Sister Sharon said that most sisters, to say nothing of the public, don't understand how much dialogue and productive communication goes on between representatives of the Vatican and superiors of religious orders before any action is taken. And the action then takes place under the guidance of the superiors. She gave the example of Father Robert Drinan, the former Massachusetts congressman, whose superiors ordered him to give up political life, which he did. "Now, you don't think the Vatican was going to put that kind of pressure on the Jesuits, do you?" she said firmly. Next she brought up the case of Sister Mary Agnes Mansour, who had been working as the director of Michigan's Department of Social Services. In that position she presided over the distribution of funds for abortion. She was told that she could keep her job if she expressed opposition to public funds' being spent on abortion. This was something she didn't want to do, nor did she want to give up her job. "But she asked for a dispensation," Sister Sharon recalled. "She was not dismissed."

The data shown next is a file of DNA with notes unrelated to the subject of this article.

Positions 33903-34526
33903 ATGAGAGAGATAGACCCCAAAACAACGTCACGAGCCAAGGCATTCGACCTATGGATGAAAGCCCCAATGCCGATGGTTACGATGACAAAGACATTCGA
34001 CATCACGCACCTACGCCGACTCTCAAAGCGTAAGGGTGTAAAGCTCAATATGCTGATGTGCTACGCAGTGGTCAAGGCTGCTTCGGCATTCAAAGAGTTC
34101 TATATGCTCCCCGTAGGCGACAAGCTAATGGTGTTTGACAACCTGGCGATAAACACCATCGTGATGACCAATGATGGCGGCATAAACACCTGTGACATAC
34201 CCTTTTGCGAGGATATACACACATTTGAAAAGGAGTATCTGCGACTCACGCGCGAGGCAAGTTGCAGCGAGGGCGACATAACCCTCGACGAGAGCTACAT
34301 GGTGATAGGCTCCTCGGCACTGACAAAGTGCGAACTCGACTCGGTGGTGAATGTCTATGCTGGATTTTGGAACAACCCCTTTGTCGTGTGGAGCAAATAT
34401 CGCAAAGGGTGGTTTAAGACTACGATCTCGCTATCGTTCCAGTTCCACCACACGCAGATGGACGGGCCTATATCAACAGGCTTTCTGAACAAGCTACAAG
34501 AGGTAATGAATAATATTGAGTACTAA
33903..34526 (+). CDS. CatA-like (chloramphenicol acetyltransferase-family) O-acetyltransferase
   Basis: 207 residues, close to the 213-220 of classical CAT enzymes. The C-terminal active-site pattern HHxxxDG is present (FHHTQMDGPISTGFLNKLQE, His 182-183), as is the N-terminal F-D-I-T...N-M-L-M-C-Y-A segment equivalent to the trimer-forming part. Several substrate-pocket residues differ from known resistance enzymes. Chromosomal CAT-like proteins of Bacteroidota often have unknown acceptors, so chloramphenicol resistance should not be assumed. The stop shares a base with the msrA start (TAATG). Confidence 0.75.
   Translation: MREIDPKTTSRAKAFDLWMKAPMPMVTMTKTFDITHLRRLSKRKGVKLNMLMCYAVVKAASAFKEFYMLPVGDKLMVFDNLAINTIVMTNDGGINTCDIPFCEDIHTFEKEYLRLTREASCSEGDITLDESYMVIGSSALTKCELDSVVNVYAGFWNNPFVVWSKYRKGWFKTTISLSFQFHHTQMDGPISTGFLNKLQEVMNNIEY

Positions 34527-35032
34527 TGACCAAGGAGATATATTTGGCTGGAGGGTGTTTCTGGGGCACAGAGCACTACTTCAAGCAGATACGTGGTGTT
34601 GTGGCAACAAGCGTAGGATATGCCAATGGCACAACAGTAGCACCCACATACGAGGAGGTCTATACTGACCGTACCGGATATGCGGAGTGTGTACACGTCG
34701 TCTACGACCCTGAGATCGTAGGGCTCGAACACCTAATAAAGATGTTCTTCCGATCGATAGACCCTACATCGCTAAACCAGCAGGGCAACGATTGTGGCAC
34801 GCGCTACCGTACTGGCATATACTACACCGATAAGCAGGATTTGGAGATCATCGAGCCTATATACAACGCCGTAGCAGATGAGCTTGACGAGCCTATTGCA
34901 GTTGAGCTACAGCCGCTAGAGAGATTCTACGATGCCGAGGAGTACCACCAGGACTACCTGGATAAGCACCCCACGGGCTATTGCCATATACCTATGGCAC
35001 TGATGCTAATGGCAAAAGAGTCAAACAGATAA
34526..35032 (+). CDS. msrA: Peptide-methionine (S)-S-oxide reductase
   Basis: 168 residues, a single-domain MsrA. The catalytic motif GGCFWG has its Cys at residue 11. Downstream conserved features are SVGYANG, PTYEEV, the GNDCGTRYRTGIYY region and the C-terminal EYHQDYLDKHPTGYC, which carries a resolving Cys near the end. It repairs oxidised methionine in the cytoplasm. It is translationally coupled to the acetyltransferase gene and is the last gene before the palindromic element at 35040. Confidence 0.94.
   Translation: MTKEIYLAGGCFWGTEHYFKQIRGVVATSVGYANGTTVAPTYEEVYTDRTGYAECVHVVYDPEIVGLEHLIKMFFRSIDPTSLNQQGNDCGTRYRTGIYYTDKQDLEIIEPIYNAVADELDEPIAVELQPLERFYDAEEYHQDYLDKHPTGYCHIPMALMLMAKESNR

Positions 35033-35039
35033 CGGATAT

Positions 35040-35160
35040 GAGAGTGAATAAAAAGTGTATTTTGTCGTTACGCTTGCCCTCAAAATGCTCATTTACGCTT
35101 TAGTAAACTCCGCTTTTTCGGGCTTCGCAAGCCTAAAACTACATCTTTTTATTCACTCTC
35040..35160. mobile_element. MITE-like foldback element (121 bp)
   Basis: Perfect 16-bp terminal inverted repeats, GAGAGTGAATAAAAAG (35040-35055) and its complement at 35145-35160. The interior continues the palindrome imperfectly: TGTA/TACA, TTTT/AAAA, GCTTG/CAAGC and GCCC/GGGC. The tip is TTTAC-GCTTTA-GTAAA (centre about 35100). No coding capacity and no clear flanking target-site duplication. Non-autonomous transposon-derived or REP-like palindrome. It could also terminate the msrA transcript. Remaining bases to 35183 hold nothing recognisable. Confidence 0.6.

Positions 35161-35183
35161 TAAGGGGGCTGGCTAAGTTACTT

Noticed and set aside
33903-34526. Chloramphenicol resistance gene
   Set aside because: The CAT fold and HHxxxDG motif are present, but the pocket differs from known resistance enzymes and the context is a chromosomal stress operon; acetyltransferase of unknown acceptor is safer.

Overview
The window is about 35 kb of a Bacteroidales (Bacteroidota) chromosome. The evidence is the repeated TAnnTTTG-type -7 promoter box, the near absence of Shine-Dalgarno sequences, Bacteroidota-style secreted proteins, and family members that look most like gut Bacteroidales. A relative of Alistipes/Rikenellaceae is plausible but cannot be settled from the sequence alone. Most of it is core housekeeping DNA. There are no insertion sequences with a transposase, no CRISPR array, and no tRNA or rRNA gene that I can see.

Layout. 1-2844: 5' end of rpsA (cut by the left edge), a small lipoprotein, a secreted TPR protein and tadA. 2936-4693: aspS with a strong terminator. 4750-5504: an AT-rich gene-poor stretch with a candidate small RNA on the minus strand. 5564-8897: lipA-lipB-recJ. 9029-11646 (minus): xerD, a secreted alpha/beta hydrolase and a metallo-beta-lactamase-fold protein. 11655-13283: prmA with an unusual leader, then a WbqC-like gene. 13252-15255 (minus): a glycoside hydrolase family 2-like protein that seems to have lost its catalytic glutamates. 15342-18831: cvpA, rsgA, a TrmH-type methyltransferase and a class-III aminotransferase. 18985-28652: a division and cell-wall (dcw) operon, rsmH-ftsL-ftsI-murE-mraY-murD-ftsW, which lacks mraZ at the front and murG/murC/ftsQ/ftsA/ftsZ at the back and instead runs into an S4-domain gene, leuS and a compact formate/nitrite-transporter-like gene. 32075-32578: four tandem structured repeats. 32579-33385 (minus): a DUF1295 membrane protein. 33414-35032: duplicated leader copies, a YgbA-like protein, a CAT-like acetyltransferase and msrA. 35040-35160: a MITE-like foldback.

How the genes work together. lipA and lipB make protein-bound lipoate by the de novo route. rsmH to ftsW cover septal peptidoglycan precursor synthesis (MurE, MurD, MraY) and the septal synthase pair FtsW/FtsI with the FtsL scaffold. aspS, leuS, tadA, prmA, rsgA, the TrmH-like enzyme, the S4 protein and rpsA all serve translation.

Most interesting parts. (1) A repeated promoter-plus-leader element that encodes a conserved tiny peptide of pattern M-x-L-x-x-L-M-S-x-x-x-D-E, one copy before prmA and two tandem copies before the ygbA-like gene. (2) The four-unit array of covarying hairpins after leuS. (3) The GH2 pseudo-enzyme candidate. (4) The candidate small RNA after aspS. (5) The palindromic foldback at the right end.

"But," I asked, "she was out of the order?"
"By her own choice, yes."
For Sister Sharon, these cases seemed to have had happy outcomes; for many American Catholics, however, they created great anguish and conflicts that have yet to be resolved.
I asked Sister Sharon for statistics about the number of vocations worldwide, and she produced a chart showing changes in vocations from 1978 to 1998. In America there has been a 21 percent decrease, and in Europe a 31 percent decrease. In Africa, however, there has been a 45.5 percent increase, and in Asia a 48 percent increase.